15 Causes of Peeling Paint on Walls, Ceilings, and Other Surfaces

Updated on December 2, 2017
Jan Saints profile image

Januaris is a professional painter and author of painting guides. He has been painting houses and other structures for more than 13 years.

Based on my own experience, peeling paint is a problem that significantly lowers the attractiveness of a building. It can turn a house into a boring structure and can even cause health issues to the occupants if it happens on the interior walls or ceiling.

Peeling Paint on a Wall
Peeling Paint on a Wall | Source

According to my own investigations, the paint-peeling problem can start a few days to several years from the time of applying a fresh coat. It is common on drywalls and old plaster ceilings. Other places affected by this problem include bathrooms, wooden decks, trims and sidings, and window frames.

According to paint chemists, peeling paint occurs when there is a loss of adhesion between the paint and the coated surface. The adhesion loss is caused by a number of factors. In this article, I am going to discuss these factors which are basically the causes of the paint-flaking problem.

Causes of Peeling Paint, in Brief

  • Water
  • High humidity and excessive condensation
  • Poor surface preparation
  • Dirty surface
  • High temperatures and intense sun
  • Incompatible surface
  • Different coatings on the same surface
  • Too many layers
  • Low-quality paint brands
  • Wrong paint or primer
  • Expired paint
  • Corrosive substances
  • Extreme dryness
  • Poor application methods
  • Too old coat

1. Water

Water is the main cause of flaking paint on bathroom walls, ceilings, and exterior walls. When it penetrates through the coatings, it causes the layers to separate and detach from the surface. This results to bulging, cracking, and finally peeling.

The water menace can originate from a leaking roof, gutter, flashing, or soffit. It can also be as a result of a permeable wall allowing water to penetrate to the inner surface. Moreover, it can be as a result of water splashes in the washroom.

2. High Humidity and Excessive Condensation

These two factors are the main causes of flaking paint in poorly ventilated buildings. High humidity causes a build-up of moisture on walls something which leads to the blistering and bulging of the coatings. The end result is cracking and chipping of the layers.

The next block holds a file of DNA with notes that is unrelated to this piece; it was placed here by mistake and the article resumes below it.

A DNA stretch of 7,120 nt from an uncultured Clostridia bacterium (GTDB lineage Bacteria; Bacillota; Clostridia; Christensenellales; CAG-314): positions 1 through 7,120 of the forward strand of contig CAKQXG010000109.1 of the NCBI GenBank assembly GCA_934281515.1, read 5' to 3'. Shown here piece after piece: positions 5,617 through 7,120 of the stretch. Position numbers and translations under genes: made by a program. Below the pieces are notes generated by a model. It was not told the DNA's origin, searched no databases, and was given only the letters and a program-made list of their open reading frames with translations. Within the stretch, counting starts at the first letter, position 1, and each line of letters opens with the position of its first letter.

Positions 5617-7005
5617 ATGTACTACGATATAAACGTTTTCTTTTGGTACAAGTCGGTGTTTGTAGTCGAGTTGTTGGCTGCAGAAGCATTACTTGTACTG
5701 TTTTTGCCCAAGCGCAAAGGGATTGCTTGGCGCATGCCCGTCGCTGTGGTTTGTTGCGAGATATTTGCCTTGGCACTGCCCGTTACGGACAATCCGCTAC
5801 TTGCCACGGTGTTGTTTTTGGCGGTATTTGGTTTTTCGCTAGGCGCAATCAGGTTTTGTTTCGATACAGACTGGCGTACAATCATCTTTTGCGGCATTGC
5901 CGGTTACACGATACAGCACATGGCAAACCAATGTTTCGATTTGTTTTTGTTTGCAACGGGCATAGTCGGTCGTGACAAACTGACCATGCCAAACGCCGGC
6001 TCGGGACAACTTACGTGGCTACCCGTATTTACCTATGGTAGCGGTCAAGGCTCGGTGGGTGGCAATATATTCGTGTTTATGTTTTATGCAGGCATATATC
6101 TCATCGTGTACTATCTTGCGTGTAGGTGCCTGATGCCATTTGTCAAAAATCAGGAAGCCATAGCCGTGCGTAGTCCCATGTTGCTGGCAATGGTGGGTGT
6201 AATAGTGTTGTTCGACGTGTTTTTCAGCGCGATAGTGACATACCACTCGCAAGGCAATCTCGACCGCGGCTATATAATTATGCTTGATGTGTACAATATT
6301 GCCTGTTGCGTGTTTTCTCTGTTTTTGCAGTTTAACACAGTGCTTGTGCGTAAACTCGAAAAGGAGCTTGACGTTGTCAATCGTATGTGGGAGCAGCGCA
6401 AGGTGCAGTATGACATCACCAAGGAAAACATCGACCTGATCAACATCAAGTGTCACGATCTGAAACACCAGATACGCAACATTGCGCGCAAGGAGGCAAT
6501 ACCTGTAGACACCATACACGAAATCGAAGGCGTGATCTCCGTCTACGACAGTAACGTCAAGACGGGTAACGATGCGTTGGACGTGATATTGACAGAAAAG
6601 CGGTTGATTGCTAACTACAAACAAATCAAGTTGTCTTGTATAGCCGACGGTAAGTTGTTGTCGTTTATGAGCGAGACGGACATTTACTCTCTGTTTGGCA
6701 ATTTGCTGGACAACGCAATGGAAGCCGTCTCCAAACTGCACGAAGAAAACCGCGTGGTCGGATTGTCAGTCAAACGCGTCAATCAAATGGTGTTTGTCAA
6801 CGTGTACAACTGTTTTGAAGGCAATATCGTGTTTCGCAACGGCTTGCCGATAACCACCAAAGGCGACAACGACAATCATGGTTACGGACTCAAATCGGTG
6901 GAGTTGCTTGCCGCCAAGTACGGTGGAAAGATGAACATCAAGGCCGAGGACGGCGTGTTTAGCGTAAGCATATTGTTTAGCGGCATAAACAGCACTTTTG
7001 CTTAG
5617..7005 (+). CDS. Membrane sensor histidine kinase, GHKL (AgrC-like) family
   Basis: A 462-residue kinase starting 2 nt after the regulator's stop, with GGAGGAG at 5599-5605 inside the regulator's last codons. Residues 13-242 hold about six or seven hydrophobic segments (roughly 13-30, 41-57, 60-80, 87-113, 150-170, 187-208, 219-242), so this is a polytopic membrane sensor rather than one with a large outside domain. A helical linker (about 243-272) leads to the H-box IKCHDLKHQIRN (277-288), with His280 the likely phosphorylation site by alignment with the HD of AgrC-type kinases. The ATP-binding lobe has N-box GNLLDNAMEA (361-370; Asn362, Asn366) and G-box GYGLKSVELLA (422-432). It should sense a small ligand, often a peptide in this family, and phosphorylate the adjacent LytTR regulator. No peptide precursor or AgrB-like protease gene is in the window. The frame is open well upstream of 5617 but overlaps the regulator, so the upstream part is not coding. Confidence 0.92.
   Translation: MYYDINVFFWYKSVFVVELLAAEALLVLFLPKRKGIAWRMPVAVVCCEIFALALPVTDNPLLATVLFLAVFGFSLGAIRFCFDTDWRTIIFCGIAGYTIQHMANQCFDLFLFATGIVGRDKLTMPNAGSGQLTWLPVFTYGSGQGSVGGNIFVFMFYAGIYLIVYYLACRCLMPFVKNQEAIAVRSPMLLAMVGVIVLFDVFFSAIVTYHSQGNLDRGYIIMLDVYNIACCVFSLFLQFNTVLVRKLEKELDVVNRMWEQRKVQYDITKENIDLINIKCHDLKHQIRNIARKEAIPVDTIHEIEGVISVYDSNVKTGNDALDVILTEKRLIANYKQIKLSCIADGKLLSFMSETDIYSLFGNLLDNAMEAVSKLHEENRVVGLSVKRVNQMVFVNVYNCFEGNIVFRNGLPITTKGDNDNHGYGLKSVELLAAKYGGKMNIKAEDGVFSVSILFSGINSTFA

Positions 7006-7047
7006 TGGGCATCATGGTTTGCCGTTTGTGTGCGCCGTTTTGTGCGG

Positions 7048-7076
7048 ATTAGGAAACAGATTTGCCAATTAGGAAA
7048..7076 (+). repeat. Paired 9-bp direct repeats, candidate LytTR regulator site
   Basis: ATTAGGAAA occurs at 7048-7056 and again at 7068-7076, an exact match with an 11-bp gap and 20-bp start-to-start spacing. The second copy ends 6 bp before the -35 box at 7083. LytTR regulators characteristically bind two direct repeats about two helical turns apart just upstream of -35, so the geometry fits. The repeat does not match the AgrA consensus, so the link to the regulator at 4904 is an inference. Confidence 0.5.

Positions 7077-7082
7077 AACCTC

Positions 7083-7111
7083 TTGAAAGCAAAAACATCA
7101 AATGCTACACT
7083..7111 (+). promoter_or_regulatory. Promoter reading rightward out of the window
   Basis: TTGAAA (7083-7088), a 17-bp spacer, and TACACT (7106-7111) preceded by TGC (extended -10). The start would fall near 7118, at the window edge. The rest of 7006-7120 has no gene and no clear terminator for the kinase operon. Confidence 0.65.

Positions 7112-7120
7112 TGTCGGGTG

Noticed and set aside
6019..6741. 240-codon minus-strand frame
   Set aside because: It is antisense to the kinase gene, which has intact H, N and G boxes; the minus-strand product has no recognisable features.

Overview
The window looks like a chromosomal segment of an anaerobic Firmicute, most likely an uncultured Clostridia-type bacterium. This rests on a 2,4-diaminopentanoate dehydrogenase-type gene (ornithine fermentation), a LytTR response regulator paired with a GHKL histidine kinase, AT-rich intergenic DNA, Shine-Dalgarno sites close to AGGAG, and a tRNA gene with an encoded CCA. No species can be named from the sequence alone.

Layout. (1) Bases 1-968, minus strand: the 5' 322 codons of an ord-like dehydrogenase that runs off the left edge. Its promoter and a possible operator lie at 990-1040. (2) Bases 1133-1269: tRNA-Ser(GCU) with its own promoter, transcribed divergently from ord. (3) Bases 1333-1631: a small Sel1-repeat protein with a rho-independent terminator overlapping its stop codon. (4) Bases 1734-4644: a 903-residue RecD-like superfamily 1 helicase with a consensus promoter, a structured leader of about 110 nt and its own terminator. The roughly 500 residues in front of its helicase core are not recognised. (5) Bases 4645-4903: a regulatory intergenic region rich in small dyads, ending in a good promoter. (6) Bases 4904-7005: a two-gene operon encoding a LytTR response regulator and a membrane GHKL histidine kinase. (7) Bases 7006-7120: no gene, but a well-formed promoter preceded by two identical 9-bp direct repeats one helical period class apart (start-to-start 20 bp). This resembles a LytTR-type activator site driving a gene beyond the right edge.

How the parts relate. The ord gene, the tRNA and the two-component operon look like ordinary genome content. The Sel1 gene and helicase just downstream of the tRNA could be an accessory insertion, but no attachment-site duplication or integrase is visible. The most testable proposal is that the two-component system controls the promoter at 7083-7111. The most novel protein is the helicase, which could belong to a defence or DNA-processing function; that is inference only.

On the other hand, condensation causes dampness which favors the growth of mold and mildew. This fungus causes paint layers to lift up and flake. Condensation, which is usually extreme during and after a rainstorm, can also make new coats to fail.

3. Poor Surface Preparation

For a paint to stick properly, the surface to be coated should be prepared adequately. If the paint is applied on an uneven or non-primed surface, it cannot take long before it blisters and peels. Other things like incomplete joint compound and seam tapes can also hinder the paint from sticking properly.

4. Dirty Surface

Paints do not also stick properly to dirty surfaces. According to my studies, some dirt like grease and oil prevent paints from adhering properly to wooden, metallic, and even concrete surfaces.

If paint is applied on an extremely dirty surface, it will immediately bubble and bulge. This will lead to the coatings falling off the surface.

 Layers of Paint Falling Off a Surface
Layers of Paint Falling Off a Surface | Source

5. High Temperatures and Intense Sun

Paint doesn’t adhere quite well to a surface with temperatures above the standard atmospheric range. High temperatures cause faster drying which prevents layers from forming strong bonds.

On the other hand, intense sun makes oil paints fragile and vulnerable to cracking. Both latex and elastic paints expand and contract when exposed to the sun, weakening their adhesive bonds.

6. Incompatible Surface

Some surfaces produce or are affected by substances that react with paints, hindering maximum compatibility. For example, new or poorly-cured woods produce natural oils that prevent effective adhesion.

Oil-based paints are specifically affected by concrete and galvanized steel. These materials have chemicals that react with the paints, breaking down the adhesive bonds and weakening the applied layers.

Smooth or glossy surfaces also have compatibility problems with some paints. These types of surfaces are hard to form a mechanical adhesion, and any layers applied to them flake off immediately.